Like many of these more practical devices, its main purpose was to strike a bell at precise times. It probably did not have a dial. The wheels and gears are mounted in a four-post wrought iron frame. The framework was not held together with nuts and bolts (which had not been invented), but rather with metal wedged tenons.

The escapement was a verge escapement with a foliot, standard for clocks of this age. The power was supplied by two large stone weights. As the weights descend, ropes unwind from the wooden barrels. One barrel drives the going train which is regulated by the escapement, the other drives the striking train whose speed is regulated by the fly (air brake).

Before the weights reach the floor, they have to be wound back up again, a task that explains the presence of two large wheels shaped like steering wheels at either end of the clock.

The clock was a "single strike" clock that struck only on the hour. It made one strike per hour of the day (e.g. 12 strikes at noon). The left half of the clock (as in the photograph above), is the striking train; the right half is the going train.

At the end of the 17th century, the Salisbury clock, like many others, was modified from verge and foliot to pendulum and anchor operation. This usually made clocks much more accurate, even though trials in the early 1990s by Michael Maltin showed that the clock was running to within two minutes a day if the rope on the barrel was kept in a single layer. As soon as there are two layers, there is more torque applied to the barrel by the weight and the clock will go faster. As a single layer of winding is enough to keep the clock going for 12 hours, it could have been kept exact to within 2 minutes per day if it had been wound twice per day.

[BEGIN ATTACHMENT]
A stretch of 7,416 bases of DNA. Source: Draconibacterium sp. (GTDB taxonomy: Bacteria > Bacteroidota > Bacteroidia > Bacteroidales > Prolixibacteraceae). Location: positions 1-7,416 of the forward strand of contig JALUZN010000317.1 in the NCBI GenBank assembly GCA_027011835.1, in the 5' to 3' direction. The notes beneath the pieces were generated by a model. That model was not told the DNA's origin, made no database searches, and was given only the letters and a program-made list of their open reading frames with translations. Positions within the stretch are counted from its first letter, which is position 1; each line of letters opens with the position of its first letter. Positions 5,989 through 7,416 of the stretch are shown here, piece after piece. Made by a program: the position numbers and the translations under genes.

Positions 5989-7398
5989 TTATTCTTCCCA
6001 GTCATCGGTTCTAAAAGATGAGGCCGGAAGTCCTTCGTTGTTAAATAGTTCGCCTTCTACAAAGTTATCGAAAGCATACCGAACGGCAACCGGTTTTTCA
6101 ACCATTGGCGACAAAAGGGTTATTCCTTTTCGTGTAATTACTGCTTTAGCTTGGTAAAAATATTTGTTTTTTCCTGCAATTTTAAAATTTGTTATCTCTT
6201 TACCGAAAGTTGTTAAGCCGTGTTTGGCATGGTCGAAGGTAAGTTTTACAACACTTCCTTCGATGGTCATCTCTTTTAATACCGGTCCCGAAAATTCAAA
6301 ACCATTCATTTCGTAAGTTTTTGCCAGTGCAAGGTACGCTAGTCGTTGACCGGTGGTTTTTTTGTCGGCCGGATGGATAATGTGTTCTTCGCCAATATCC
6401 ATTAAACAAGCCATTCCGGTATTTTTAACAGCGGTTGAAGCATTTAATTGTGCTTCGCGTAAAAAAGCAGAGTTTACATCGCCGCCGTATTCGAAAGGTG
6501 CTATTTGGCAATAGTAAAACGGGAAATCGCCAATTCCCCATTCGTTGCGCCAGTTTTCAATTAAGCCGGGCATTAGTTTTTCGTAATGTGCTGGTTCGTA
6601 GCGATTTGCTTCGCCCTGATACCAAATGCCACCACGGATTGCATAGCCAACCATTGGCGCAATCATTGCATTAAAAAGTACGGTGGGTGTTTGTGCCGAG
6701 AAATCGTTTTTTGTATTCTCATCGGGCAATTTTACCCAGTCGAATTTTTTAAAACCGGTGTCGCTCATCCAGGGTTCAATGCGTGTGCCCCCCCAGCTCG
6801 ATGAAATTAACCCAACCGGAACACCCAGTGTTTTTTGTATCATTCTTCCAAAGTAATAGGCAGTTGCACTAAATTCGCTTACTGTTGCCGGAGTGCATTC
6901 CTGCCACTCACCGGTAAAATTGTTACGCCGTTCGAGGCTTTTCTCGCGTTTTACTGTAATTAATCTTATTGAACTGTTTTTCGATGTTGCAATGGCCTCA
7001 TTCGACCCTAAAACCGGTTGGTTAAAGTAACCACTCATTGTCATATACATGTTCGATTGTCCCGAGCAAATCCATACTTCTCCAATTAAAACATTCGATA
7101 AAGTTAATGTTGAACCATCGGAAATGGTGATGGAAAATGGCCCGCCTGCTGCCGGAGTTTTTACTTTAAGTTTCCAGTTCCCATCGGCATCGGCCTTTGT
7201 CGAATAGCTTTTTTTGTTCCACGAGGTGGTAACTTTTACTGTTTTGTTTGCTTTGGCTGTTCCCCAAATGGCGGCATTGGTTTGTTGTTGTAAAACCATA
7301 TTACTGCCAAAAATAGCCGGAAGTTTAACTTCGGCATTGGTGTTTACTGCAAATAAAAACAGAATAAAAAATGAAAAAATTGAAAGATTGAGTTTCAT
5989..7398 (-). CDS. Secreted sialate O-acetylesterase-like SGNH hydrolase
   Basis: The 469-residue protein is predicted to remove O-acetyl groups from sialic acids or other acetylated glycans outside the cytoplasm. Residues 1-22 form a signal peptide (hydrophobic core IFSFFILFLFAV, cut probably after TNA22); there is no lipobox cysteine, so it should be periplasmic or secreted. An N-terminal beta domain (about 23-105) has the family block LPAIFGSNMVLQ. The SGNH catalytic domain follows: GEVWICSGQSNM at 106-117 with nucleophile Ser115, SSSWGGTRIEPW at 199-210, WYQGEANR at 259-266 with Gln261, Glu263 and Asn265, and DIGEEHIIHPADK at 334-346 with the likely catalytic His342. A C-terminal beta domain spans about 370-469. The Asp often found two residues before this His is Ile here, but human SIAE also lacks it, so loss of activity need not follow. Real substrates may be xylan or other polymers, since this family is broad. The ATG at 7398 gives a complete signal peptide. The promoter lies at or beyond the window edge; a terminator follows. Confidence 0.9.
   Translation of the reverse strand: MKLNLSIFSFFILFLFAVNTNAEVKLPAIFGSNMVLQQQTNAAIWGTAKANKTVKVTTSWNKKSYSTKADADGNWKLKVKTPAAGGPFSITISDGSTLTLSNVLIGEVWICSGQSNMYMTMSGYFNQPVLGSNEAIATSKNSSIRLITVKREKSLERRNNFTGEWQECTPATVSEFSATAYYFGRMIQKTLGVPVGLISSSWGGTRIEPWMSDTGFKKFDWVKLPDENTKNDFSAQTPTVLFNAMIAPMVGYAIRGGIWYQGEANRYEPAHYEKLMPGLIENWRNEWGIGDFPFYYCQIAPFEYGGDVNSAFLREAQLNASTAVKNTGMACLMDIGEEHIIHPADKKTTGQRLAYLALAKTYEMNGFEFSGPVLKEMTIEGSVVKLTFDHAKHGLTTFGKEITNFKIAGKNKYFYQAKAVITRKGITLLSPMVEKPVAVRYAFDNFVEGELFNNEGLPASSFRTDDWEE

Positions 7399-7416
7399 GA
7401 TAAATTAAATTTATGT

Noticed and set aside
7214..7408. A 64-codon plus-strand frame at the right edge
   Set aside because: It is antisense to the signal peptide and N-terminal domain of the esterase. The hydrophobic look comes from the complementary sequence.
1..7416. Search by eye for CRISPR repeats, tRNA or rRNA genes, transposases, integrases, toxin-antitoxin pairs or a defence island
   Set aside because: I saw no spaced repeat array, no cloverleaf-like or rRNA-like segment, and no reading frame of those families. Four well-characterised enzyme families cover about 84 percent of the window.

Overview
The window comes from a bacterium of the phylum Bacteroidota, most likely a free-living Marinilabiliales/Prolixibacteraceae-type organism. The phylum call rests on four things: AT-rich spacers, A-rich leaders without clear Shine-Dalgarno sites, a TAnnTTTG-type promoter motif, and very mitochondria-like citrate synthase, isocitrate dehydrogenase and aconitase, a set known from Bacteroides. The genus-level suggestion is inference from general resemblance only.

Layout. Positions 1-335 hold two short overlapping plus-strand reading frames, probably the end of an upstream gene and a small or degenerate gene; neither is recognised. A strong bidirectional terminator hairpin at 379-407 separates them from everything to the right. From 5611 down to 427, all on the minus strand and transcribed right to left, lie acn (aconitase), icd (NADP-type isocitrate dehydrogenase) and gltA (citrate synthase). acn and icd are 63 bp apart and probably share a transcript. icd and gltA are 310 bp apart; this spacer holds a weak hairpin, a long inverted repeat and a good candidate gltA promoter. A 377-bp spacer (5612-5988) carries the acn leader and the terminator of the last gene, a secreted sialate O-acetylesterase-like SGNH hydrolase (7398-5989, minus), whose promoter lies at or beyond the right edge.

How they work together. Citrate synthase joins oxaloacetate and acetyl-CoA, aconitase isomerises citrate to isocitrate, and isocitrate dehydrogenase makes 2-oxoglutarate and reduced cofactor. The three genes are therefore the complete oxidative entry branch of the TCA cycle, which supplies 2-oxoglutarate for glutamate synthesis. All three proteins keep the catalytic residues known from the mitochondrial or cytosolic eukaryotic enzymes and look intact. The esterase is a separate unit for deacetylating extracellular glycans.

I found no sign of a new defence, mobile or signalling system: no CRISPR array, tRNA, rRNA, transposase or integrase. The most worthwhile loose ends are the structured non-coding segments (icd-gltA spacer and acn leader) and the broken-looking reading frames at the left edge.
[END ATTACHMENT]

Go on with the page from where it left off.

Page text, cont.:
In 1790, the old bell tower 'on the ditch of the close of the canons of the said church' mentioned in the deed of 1386 which had housed the clock was demolished, so the clock was moved to the Cathedral's central tower. In 1884, a new clock was installed and the old one was left to the side.

Revival[edit]

The clock was re-discovered in the tower in 1928 by T.R. Robinson, an horological enthusiast who went up the clock tower to see the new clock (installed in 1884). The presence of the old clock was known to many, but nobody attributed much importance to the old clock. It was only T.R. Robinson who believed that it was the clock mentioned in 1386. From photos taken in 1928, it looked to be fairly complete. Eventually its historic importance was realised. It was first put on display in the Cathedral's North transept. Then, in 1956, the clock was restored to its original condition and started working again. The pendulum and recoil escapement were replaced by a new verge and foliot escapement, thus restoring the clock to something like its original design.

Today, the escapement operates, but the striking mechanism has been disabled.

1956 restoration[edit]

Messrs. John Smith & Sons of Derby received the clock in February 1956. It was taken apart for the transport. They reassembled the clock in their workshop and compared it to existing clocks in the Science Museum before deciding how to restore it.

Source: en.wikipedia.org